10.  Be sure your website is optimized for mobile viewing. Mobile viewing and accessibility is a critical component of your website’s visibility in today’s marketplace. Most CMS platforms will have mobile responsive options for your site and it is not always necessary to build a separate mobile version of your site. Ask for “responsive design.”
  11. Find out who is responsible for security updates and regular security maintenance on your website once it’s completed. It might be YOU! In addition, figure out who is responsible for other essential elements of your site, such as website updates, hosting, email, and so on.
  12. Get a search engine optimization or SEO specialist on board early. This isn’t a must for every website, but it’s definitely necessary if you plan to use your website to bring in more customers.
  13. Hire a copywriter to help you think through your site architecture. Share your keyword strategy with him or her to ensure that your content is keyword-rich in the most effective way for your audience (and for the search-engine “eyes” too).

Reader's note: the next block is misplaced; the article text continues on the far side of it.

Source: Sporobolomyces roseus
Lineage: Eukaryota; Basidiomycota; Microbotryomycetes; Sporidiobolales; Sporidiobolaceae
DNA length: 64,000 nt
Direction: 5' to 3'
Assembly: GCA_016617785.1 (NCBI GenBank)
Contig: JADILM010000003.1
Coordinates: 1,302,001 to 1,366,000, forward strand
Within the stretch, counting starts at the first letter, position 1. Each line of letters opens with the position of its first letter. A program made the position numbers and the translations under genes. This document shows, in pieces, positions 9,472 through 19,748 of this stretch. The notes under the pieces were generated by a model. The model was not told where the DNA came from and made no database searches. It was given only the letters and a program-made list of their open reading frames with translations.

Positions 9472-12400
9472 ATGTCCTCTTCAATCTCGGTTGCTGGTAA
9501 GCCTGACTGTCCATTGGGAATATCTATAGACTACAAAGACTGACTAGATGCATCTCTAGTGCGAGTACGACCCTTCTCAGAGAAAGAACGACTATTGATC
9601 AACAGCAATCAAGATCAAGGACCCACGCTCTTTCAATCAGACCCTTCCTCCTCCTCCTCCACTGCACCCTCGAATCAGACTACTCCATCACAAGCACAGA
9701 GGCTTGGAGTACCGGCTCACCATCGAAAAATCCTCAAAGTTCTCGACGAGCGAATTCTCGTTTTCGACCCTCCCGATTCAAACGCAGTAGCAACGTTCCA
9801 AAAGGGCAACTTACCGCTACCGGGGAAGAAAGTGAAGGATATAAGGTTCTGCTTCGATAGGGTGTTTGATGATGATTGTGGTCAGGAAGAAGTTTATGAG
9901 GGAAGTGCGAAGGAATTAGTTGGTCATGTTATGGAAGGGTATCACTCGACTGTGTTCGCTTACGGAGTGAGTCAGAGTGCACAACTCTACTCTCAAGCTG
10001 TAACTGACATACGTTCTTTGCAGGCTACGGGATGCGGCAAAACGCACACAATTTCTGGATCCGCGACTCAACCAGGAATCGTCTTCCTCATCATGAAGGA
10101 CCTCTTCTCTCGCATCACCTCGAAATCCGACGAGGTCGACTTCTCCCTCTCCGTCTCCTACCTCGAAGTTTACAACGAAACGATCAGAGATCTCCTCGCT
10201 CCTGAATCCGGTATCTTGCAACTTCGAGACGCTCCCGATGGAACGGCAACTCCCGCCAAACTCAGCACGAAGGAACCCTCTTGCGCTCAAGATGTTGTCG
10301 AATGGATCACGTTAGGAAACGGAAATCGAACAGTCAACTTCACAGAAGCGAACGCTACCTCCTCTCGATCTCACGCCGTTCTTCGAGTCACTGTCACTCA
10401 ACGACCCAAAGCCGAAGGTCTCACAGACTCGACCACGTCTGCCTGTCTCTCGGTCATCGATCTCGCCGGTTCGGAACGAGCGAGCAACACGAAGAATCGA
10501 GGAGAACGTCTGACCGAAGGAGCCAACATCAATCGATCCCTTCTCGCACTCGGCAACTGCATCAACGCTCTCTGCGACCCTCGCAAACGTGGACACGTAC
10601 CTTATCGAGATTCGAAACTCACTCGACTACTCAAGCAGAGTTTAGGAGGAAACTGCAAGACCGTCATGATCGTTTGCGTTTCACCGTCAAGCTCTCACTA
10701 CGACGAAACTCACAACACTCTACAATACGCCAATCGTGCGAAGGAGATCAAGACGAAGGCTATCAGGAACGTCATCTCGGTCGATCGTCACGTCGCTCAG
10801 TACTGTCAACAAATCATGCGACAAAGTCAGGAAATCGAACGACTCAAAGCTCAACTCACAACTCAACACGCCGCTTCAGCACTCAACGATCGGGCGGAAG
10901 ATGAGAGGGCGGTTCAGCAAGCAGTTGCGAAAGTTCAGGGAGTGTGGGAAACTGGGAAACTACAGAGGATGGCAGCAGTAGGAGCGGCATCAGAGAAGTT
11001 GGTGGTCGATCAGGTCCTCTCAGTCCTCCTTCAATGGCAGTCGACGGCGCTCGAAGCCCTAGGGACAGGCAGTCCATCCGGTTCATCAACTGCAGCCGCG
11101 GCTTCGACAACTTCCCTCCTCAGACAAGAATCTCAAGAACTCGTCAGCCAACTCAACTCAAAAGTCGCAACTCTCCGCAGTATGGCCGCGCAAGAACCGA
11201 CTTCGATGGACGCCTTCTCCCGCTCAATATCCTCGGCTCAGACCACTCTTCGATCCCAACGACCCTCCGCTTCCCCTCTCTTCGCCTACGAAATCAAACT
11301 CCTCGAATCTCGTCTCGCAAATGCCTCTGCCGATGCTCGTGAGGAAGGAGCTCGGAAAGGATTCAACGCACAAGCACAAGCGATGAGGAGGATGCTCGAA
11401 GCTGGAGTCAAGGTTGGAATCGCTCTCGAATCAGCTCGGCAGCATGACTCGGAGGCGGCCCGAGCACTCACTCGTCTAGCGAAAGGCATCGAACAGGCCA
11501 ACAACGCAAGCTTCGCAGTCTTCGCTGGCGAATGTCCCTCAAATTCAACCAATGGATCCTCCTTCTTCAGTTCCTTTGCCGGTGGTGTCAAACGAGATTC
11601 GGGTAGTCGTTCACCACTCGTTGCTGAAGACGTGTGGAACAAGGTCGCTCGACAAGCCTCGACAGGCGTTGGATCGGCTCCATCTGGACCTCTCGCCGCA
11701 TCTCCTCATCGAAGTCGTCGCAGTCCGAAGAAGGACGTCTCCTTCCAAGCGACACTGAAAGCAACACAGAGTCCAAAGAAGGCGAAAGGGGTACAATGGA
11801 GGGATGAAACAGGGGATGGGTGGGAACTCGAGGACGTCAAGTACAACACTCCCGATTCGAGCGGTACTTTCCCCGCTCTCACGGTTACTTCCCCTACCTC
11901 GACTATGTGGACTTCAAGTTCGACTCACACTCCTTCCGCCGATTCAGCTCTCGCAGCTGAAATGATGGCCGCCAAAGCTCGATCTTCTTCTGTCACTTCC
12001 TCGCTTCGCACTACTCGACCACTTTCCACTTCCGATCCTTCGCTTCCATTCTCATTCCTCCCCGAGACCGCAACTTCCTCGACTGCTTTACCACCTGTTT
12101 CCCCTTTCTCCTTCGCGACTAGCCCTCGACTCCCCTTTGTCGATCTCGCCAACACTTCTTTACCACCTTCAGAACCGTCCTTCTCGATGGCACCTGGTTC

14. Identify and begin collecting the exact elements you may want on each page of the site, such as imagery, staff photography, staff bios, credibility icons, your mission statement, product and service details and images, testimonials and client success stories. Ask your site architect to help you through this process.
  15. Develop keyword-rich titles for each webpage. Page titles, headers and meta-descriptions should clearly indicate what each web page is actually about.
  16. Keep your keywords in mind when you name the images on your site. Choose keyword-rich names. Give your images alt tags. Alt tags enable search engines to “read” what the images are about.